We didn’t know details of anyone’s crimes - it felt totally inappropriate to ask what anyone had done - it was about individuals, human experience in this singular moment. If I could find out what their crimes were afterwards (with safe distance of risk of judging them) perhaps I would want to know, but not in morbid fascination, only in the same way that I’d want to know where they are from, what their interests are. All part of building up a bigger picture of them as individuals. In a conversation with one of the inmates, he was keen to know what we thought of them - how they were perceived. It seemed so simple - they are all just people.This idea of normality was supported by the sheer amount of laughter and good will in rehearsals. The inmates seem to have a desire to show what they are capable of, both in skill but also in kindness to each other. Wanting people to see their faces individually and not thinking of them en masse like caged animals or statistics. In the breaks, people bring in guitars and sing sensitive love songs. They show us pictures of their wives and after the show introduce us to their parents. It’s like they are saying - we are humans, people, individuals - please see that. When we hand out posters and cards at the end, share hugs and applause for every inmate, there is the sense that people were getting the recognition they perhaps never had in school/families. It is heartbreaking to overhear one prisoner admit he ‘was worried they were all thinking we were monsters”.
Lots of the time I simply forget we are in a prison - when the prison goes into lockdown over a spice (drug) overdose, or when the performance is nearly cancelled over an escaped prisoner on the roof, of course you are reminded. But most of the time we are just people making a performance, treating each other with equal respect and support. This matters for the inmates I think. In some ways there is an idea that this ‘putting on an opera' thing is something extraordinary, but in fact it is the ordinariness of it which I’m told appeals to one prisoner. Sometimes, when able to forget that we are in a prison, this could be an am dram production in a village hall.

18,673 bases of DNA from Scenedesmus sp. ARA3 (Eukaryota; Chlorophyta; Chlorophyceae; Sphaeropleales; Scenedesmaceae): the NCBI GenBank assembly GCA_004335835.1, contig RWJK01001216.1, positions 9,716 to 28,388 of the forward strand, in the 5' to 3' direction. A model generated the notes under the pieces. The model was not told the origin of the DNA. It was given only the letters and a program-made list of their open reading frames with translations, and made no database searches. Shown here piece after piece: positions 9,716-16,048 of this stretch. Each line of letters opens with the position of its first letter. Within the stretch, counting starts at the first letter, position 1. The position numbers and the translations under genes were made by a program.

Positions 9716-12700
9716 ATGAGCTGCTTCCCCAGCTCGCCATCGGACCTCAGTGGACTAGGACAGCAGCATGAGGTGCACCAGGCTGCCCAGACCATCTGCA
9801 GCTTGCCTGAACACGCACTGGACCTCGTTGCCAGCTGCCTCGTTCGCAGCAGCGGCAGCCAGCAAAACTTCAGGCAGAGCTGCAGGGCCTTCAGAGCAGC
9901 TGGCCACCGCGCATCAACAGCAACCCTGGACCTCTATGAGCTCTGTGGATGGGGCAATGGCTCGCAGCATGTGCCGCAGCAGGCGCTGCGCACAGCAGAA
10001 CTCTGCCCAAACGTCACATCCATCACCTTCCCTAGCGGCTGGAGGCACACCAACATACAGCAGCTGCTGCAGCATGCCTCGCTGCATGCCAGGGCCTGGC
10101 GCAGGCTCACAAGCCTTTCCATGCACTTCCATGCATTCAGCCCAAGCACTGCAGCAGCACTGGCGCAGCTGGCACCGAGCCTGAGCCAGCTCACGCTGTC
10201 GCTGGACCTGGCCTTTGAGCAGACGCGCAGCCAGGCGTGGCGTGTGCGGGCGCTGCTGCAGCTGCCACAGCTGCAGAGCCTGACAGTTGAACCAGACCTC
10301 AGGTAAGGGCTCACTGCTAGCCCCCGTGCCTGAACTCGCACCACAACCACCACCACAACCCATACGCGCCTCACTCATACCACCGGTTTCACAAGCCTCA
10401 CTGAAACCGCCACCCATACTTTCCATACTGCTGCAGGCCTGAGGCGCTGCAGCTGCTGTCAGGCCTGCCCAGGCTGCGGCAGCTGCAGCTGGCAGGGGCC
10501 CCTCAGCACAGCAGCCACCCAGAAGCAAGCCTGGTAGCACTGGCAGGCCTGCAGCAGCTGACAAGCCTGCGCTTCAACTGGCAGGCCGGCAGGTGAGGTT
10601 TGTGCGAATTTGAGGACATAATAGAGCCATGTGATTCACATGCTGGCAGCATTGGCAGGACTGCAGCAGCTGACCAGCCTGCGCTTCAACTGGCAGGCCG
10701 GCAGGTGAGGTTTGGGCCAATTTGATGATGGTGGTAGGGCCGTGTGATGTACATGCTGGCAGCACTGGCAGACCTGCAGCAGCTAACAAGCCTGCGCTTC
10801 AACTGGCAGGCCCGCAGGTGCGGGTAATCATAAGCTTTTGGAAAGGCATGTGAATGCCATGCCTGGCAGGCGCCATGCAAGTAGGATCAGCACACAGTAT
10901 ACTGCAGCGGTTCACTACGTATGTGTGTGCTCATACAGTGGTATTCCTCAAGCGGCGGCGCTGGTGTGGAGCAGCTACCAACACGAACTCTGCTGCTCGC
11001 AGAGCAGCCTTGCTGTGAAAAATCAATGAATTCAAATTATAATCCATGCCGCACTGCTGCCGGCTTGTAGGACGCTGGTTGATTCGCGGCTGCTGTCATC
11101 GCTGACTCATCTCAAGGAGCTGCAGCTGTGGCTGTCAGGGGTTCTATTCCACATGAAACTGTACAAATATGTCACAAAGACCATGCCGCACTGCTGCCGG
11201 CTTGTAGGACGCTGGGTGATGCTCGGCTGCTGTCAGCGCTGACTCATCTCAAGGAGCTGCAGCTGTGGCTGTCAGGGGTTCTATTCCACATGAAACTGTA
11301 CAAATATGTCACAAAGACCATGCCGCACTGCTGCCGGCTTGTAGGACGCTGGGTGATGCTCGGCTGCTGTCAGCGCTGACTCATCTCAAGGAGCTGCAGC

It makes sense when many of the prisoners say they love using this project as a way to structure time. Boredom is destructive and I have always wondered how someone could be locked up and isolated for decades, stripped of self worth and limited in human interaction, then supposedly come out a better person?! Self harm and other mental health issues abound - an estimated 93% of prisoners have some kind of mental health condition. So it just seems obvious that these guys need activities, focus, structure, ambition.
As the week progressed there were two things which I loved most. In an environment that strips everyone of their personal identity, it was so good to see them as individuals. At the same time, in an institution that separates and divides, I was happy to see them come together with kindness to one other - with common endeavour.
As with every other ‘outreach' project I’ve done - it’s never a one way exchange. The prisoners encouraged me to find more colours - more truth in Carmen. I loved exploring the idea of things ‘costing’ Carmen (our director Tom’s phrase), perhaps spurred by a desire/need for things to be as real, as far from a false pantomime as possible. To find as much of the drama and emotions that might relate to any of our lives. Decisions made, loves lost, risks taken, lives at stake - all seem the more apt in this environment.
This experience wasn’t without ‘moral maze’ questions. Things I asked myself driving home included: what about the victims? What if the normal sense of rehabilitation doesn’t exist, as inmates may never be let out? Why should we prioritise the development of criminals over those living faultlessly in poverty? When we leave, where does this lead? Was the project just escapism? (haha) How can there be continuity to this experience?
I’m not sure I have answers yet to those questions, but walking around the rest of the prisoners’ cells, seeing only a name and photo, made me aware of the capability, talent and promise I was sure to be locked up behind each door. And the feeling that to encourage self-worth and fruition of these beautiful lives is such a valuable thing. The inmates in Carmen showed a beautiful humanity in tough circumstances. One of the guards was so right when he said following the performance, “What this has proved is that you ALL have value - and you must never forget that.”